The Effect of Off-grid Solar Systems on Kerosene Spending in Rural India: A Subgroup Analysis According to Energy Needs
In 2016, more than one in ten people worldwide lacked access to electricity. In contrast to kerosene wick, which is extensively used in unelectrified areas, off-grid solar power is clean, safe and cost-saving. These benefits have prompted discussions and research regarding the effect of the availability of off-grid solar technology on household kerosene spending. While a few studies examine the variation in this relationship according to household energy consumption levels, no studies have done so using data produced by Aklin et al.’s (2017a) randomized control trial conducted in rural India. The Aklin study demonstrated that the offer of off-grid solar technology to treatment communities reduced their kerosene spending more than the control communities. I extend their analysis by using proxies for household energy needs to estimate variation in the Intent-to-Treat effects of this intervention on kerosene spending as a function of household energy needs. Both my midline and endline results suggest that increased access to off-grid solar systems did not have different effects on households with high versus low energy needs.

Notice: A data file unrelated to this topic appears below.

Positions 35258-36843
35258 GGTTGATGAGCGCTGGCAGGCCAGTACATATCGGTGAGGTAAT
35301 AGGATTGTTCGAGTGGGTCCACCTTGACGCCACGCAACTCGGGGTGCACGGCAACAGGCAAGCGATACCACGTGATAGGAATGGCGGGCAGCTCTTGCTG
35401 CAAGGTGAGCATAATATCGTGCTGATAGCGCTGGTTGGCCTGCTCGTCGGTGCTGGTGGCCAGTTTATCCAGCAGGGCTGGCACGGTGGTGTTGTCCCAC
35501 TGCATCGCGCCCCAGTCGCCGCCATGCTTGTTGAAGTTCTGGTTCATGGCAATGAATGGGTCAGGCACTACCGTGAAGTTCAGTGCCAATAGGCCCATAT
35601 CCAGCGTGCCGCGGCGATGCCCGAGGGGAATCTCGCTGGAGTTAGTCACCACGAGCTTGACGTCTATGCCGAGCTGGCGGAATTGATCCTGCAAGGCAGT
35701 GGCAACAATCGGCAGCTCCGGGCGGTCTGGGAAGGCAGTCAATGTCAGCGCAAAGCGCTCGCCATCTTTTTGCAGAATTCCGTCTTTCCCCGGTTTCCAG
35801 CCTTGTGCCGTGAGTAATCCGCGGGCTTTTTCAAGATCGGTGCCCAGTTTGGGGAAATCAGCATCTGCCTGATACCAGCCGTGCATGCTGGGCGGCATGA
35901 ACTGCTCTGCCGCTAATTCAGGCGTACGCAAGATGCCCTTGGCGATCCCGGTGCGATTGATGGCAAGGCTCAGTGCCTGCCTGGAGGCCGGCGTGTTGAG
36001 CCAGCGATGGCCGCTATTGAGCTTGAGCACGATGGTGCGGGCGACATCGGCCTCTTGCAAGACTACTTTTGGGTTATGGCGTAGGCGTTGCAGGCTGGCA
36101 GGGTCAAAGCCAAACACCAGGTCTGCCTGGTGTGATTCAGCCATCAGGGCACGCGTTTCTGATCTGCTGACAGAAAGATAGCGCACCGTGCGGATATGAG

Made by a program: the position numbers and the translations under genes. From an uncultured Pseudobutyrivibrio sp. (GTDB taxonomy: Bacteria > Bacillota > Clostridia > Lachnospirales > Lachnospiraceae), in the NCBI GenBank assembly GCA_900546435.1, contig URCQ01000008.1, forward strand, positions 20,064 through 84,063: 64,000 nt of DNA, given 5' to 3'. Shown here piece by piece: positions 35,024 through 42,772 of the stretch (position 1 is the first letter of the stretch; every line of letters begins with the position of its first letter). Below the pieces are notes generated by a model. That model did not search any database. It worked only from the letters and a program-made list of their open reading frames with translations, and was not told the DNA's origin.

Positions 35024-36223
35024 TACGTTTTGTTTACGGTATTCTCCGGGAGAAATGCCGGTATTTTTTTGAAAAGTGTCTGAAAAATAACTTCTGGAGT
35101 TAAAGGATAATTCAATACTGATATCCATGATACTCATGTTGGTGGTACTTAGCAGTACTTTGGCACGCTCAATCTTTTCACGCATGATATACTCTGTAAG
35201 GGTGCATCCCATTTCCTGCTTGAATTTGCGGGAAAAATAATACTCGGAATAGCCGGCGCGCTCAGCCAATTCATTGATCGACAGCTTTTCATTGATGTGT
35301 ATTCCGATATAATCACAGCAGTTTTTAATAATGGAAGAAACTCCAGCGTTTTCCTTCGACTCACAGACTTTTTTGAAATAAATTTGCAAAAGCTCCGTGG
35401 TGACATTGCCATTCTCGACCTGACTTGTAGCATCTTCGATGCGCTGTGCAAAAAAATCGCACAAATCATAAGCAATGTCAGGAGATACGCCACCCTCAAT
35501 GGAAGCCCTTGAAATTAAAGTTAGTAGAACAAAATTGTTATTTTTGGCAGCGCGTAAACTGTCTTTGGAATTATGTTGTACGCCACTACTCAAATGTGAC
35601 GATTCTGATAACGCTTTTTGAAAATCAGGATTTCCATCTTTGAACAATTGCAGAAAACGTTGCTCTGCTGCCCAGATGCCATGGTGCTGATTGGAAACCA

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Hayashi, Daisuke (Georgetown University. School of Foreign Service. Asian Studies Program., 2019)China and India are undergoing rapid transitions towards renewable energy. While their power mix is still dominated by coal, renewables—especially wind and solar— have in recent years outpaced the capacity addition of ...